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High Couch of Silistra de Janet E. Morris

High Couch of Silistra (original: 1977; edição: 1977)

de Janet E. Morris (Autor), Boris Vallejo (Ilustrador)

Séries: Silistra (1)

MembrosResenhasPopularidadeAvaliação médiaMenções
233987,135 (3.38)5
Her sensuality was at the core of her world, her quest beyond the civilized stars. Aristocrat. Outcast. Picara. Slave. Ruler.
Título:High Couch of Silistra
Autores:Janet E. Morris (Autor)
Outros autores:Boris Vallejo (Ilustrador)
Informação:Bantam USA (1977), 256 pages
Coleções:Read and Own

Detalhes da Obra

High Couch of Silistra de Janet E. Morris (1977)

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    Nomads of Gor de John Norman (Usuário anônimo)

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Mostrando 1-5 de 9 (seguinte | mostrar todas)

This was really more of a two star book but I am giving it one star to equalize the overall rating.....way too many unjustified 5 star ratings. I have to wonder if these people actually read this book or if they are part of the group of pseudo-intellectuals who pretend to read these type of books and write erroneous reviews of its quality and significance.

The characters - Not what I would call fleshed out.....paper thin and semi-one dimensional is a more accurate description.

The plot - Boring, slow and not one single thought or concept was introduced that was not already a trite redundancy.

The world building - Usually the best part of fantasy.....this world was really underdeveloped. Their societal structure, infrastructure, customs and traditions were poorly described or just not mentioned at all. To me, world building should consist of more than just inventing one new creature (a big cat with wings) and slapping new words onto already existing creatures ie: threx for horses, parr for hogs, denter for cattle, etc.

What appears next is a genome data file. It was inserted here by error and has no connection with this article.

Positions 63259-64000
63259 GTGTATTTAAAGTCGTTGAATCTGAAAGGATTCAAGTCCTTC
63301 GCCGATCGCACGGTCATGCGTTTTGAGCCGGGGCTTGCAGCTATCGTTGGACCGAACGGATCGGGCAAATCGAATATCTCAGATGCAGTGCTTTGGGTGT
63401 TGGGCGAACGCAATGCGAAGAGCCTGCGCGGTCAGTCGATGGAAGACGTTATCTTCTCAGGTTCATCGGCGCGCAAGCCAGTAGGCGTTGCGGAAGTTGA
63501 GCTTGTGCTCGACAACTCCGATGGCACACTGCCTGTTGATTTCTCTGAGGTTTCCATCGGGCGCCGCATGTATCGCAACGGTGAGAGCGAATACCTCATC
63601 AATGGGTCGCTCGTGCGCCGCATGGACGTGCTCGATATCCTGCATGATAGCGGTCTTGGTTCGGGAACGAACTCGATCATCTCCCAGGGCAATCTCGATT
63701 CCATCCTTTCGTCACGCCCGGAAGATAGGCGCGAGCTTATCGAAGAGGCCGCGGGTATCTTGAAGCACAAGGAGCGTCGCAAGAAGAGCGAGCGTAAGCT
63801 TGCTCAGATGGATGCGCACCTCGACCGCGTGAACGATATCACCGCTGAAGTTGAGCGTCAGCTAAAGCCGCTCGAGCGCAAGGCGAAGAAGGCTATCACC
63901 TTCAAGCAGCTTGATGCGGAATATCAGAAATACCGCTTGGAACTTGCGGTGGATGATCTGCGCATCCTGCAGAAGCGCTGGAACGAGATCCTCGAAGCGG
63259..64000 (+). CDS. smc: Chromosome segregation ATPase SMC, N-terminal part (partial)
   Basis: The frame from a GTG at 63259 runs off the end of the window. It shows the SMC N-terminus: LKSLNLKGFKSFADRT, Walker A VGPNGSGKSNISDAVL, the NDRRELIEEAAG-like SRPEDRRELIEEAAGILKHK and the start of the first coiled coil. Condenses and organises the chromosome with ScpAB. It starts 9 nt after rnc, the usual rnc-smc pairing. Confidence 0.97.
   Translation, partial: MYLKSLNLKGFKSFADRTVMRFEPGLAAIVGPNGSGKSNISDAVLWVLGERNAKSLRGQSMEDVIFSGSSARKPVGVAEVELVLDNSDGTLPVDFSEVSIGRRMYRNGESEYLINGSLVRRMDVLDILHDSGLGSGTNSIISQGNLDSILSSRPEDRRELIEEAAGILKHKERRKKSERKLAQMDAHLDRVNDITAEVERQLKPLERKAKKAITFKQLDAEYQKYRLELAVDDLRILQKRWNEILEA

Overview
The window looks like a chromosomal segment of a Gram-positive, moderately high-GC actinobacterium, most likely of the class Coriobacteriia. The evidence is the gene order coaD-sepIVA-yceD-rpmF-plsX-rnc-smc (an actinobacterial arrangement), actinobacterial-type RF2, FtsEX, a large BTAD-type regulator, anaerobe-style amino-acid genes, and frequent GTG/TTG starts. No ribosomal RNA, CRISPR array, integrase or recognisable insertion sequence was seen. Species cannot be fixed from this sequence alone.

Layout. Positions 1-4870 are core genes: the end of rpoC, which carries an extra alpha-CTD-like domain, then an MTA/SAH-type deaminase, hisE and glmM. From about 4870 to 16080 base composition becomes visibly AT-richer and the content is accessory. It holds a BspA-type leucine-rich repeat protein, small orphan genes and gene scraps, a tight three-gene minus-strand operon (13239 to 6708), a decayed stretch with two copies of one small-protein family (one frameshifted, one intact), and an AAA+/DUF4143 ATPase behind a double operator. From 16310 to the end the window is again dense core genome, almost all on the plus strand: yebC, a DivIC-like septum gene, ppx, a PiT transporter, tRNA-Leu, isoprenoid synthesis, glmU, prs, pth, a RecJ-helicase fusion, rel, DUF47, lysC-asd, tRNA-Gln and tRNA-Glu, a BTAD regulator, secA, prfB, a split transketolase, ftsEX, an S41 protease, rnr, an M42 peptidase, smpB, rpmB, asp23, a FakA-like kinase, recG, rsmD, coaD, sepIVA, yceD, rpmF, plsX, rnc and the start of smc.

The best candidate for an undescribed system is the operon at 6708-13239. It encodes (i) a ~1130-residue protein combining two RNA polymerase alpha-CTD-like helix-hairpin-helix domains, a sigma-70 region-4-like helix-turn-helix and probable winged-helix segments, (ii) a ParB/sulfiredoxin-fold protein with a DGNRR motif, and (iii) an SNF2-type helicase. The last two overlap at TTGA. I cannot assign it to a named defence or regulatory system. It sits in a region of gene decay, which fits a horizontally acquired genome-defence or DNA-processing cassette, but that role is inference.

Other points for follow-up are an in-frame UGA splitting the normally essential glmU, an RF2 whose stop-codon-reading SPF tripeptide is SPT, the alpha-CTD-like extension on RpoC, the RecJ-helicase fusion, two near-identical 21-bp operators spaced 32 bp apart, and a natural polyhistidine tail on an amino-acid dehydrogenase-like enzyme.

To put it succinctly........this book sucked. I would recommend it to people who don't like to read, because this book encourages a person to do anything else. Hmmm......I could clean the toilet or I could read (glances over at a copy of The High Couch of Silistra....)okay, cleaning the toilet it is! ( )
  Equestrienne | Jan 5, 2021 |
I received a copy of this from NetGalley in exchange for an honest review.

I am simply stunned by the interpretations of this work by other reviewers. The indication seems to be that they find this book to be feminist. The main character is strong and confident in her sexuality...until the author does everything in her power to rip that away and prove to the reader that her only strength and power is that granted to her by the men in her life. She then thanks them for the granting... The reviewers feel that this is very enlightened for the 70...and appallingly that may be so, but nearly fifty years later I would not recommend this book unless you want to see how far women have come...and how far we have yet to go. ( )
  Velmeran | Jan 26, 2019 |
I thought this was an overlong book with shallow characters unfortunately.
Maybe later novels in the series will be better.
I was given a digital copy of this book by the publisher Perseid Press via Netgalley in return for an honest unbiased review. ( )
  Welsh_eileen2 | Sep 1, 2016 |
I really wanted to like this book. When I requested it, the description deceived me into thinking this book was entirely what it isn’t.

First of all, I want to note that the author, Janet Morris, has a superb writing style. On top of that, she was pretty creative with a backstory and a “fantasy” setting. But realistically, it was just glorified rape porn. Which really, really shocked me. Because it comes out of nowhere, and once it starts, it seems like it never ends.

This book made me nauseous. I’ve only hated a select few books in my life, and this one now sits among them. The plot is about a woman who is essentially a prostitute, yet on another planet, in the future, and as a different species. It’s difficult to follow exactly what kind of world this place is in the beginning of the book. Anyway, she’s basically traveling from one place to another in search of her father, and along the way she is raped by literally every man she encounters. Anal rape, gang rape, and gay rape?? that they make her watch?? The book was offensive, and not only due to the rape, but because of the character. She doesn’t respect herself, she’s hardly fazed by all these men using her over and over again, and at certain points, even relishes in it.